Introduction: Holoprosencephaly (HPE) is a central nervous system malformation defined by incomplete separation of the prosencephalon in two hemispheres and determines a broad spectrum of clinical presentations based on extension of non-separation. Case Presentation: A 1 year and 8 months’ old girl with semilobar HPE and 18p deletion syndrome was admitted to our hospital due to viral bronchiolitis. During hospitalization, she started generalized choreic movements, with face dyskinesia and without any identified aggravating factors. Haloperidol, clonazepam, and valproic acid did not achieve an attenuation of the movement disorder. Significant symptom relief was obtained with the use of trihexyphenidyl, with reduced amplitude and frequency of movements, but hyperthermia compromised its use. Control of chorea with no important side effects was only achieved after the introduction of carbamazepine. Discussion: Despite significant morbidity, there are few cases described in the literature of chorea and movement disorders in HPE and no effective treatment strategies described. Carbamazepine is an antiepileptic drug that stabilizes voltage-gated sodium channels and is the most effective treatment for paroxysmal kinesigenic dyskinesia. Although it has been used successfully in the treatment of different movement disorders, few therapeutic trials have been reported. The mechanism by which carbamazepine alleviates chorea is still unknown but may be justified through the blocking of post-synaptic dopamine receptors and stimulation of cholinergic pathways.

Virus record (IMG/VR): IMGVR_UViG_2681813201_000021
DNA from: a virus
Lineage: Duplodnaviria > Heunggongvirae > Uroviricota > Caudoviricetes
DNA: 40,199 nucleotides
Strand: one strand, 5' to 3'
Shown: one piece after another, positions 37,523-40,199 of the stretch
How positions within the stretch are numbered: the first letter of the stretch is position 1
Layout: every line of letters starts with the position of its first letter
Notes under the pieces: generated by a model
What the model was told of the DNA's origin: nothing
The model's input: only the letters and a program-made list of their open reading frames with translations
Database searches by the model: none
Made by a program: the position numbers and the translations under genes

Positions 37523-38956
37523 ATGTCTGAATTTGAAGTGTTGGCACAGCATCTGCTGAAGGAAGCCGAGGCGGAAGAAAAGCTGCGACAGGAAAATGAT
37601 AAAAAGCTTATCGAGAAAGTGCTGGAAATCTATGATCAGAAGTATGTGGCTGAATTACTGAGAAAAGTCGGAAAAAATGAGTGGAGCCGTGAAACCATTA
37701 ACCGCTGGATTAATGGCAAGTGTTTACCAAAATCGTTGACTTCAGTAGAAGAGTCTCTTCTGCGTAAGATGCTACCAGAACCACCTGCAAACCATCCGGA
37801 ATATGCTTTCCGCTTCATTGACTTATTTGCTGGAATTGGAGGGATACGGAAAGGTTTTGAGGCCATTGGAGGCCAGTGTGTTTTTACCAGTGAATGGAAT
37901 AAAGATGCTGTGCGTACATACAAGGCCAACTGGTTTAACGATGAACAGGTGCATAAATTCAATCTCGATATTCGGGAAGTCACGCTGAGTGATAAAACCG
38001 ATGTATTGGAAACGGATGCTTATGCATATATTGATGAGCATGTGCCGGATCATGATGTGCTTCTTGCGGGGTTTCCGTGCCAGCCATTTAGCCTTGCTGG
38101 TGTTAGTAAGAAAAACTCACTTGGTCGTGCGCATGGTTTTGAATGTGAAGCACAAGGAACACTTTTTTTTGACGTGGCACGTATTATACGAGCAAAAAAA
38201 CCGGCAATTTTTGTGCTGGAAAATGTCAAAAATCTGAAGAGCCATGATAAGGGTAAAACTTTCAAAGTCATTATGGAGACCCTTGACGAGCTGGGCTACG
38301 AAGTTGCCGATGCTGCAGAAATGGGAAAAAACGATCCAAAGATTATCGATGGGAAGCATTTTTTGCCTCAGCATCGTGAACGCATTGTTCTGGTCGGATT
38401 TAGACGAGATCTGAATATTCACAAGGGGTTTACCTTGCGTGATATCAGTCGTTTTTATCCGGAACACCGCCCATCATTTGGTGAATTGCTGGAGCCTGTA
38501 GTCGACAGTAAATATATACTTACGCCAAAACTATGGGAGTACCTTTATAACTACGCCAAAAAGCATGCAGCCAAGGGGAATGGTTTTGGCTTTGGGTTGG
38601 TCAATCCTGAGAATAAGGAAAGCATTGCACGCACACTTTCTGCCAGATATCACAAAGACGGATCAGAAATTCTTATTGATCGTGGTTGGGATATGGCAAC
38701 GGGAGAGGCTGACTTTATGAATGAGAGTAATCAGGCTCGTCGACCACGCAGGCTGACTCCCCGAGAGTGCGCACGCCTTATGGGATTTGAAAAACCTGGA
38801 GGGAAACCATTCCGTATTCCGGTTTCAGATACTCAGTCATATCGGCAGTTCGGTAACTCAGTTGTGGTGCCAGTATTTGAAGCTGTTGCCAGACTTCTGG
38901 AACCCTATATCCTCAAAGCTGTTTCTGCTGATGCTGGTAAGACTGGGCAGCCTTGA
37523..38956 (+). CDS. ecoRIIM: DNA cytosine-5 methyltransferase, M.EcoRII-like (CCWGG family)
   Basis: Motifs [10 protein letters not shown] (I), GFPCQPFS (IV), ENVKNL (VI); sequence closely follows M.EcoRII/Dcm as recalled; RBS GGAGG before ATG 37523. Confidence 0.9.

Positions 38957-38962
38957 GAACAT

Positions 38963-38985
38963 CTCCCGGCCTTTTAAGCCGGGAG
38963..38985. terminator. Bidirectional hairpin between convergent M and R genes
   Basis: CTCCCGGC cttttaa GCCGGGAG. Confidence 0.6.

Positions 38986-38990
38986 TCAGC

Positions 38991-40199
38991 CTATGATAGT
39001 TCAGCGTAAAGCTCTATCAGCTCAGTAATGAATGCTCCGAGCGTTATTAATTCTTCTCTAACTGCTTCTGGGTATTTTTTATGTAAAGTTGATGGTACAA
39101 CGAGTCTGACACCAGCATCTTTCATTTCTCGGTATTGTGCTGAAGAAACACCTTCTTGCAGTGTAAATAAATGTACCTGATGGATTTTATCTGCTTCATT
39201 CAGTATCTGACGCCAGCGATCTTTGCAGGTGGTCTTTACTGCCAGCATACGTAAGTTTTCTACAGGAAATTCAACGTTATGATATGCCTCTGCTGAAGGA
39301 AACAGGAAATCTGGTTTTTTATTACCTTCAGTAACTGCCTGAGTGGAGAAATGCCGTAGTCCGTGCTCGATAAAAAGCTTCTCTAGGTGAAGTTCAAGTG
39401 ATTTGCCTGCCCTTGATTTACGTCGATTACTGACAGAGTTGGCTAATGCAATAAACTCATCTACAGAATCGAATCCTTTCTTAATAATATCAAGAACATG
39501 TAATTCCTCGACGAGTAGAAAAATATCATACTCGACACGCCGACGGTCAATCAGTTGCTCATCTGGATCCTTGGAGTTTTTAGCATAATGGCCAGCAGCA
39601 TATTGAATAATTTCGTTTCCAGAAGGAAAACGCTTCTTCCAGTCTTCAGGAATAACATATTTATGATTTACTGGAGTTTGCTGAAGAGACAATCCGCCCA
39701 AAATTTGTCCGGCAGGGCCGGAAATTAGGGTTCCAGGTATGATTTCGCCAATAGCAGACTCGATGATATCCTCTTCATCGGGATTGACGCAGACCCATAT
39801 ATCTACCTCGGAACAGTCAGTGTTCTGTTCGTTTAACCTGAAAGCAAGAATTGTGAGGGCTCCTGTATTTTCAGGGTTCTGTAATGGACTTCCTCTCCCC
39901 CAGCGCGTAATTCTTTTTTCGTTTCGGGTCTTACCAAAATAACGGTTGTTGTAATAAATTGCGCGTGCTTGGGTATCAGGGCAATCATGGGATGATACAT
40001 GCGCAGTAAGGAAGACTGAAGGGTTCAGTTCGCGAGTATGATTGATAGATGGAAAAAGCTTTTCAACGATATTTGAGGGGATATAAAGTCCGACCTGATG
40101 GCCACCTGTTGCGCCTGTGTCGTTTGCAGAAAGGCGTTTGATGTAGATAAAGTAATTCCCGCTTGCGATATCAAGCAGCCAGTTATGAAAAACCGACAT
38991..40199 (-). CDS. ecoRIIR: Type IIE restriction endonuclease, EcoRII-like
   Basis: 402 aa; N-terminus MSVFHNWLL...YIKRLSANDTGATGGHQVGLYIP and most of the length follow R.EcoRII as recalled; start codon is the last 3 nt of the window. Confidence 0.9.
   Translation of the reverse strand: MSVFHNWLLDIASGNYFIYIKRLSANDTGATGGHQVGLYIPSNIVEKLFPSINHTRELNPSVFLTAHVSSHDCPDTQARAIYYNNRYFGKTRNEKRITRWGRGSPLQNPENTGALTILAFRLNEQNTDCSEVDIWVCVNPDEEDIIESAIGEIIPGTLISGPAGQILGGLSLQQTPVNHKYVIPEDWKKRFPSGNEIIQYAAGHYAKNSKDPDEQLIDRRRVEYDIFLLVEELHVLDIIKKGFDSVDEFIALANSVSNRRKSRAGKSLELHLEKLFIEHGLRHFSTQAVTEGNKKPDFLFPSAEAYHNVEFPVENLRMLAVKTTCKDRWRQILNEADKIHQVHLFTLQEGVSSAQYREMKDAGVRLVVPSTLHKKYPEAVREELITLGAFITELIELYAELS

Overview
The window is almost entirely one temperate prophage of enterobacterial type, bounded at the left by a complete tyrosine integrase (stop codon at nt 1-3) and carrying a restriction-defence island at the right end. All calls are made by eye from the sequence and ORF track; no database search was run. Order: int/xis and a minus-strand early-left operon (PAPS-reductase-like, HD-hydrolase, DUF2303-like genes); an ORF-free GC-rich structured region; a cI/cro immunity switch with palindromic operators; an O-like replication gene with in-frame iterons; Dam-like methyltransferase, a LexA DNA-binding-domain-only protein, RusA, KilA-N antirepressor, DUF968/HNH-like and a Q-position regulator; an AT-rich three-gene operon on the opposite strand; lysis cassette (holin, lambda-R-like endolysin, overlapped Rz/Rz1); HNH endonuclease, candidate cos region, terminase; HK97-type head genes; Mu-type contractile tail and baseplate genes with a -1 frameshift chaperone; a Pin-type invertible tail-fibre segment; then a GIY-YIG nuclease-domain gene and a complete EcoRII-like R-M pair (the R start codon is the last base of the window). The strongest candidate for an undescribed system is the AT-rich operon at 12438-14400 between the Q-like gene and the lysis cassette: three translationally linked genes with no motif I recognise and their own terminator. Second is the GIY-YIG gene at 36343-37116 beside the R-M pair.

Keywords: Anticonvulsants, carbamazepine, case report, chorea, holoprosencephaly